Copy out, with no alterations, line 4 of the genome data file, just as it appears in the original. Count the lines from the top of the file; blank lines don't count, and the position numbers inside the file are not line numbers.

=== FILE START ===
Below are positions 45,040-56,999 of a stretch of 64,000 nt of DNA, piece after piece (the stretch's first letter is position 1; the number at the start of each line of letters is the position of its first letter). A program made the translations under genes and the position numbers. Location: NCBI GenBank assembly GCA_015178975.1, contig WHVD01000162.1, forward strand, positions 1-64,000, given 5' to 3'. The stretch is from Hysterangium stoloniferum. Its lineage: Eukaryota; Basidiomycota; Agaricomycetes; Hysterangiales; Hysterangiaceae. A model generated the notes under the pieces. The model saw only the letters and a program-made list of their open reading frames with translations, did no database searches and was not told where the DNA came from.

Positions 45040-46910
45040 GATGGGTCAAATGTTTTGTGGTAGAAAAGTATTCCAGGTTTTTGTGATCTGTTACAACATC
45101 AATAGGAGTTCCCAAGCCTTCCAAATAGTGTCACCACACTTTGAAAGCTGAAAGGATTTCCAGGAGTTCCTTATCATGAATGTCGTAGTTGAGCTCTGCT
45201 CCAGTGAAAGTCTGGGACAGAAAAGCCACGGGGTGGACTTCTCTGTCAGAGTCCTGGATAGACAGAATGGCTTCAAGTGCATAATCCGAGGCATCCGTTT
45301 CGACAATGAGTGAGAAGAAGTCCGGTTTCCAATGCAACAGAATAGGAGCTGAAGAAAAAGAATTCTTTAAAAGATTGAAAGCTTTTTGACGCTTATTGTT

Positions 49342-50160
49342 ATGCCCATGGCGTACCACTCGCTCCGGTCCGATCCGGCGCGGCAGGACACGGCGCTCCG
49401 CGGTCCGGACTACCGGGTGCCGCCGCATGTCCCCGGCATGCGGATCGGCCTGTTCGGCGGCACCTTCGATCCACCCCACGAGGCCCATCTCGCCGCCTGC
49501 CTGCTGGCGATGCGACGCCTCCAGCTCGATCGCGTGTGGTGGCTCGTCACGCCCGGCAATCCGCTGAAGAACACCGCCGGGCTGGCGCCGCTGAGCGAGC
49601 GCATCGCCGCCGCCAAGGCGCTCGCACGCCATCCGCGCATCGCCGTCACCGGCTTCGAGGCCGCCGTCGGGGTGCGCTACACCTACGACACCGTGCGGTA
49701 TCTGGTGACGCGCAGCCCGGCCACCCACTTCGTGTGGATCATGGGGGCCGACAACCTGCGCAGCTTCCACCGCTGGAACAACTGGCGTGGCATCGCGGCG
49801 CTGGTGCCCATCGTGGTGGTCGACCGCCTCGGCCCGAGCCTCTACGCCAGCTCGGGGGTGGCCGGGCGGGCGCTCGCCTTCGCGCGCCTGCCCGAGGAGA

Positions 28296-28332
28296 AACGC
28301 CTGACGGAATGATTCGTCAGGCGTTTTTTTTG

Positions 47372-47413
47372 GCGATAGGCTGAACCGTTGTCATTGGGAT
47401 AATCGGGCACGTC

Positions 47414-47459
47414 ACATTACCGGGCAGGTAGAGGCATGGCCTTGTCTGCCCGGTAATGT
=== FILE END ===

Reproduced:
45101 AATAGGAGTTCCCAAGCCTTCCAAATAGTGTCACCACACTTTGAAAGCTGAAAGGATTTCCAGGAGTTCCTTATCATGAATGTCGTAGTTGAGCTCTGCT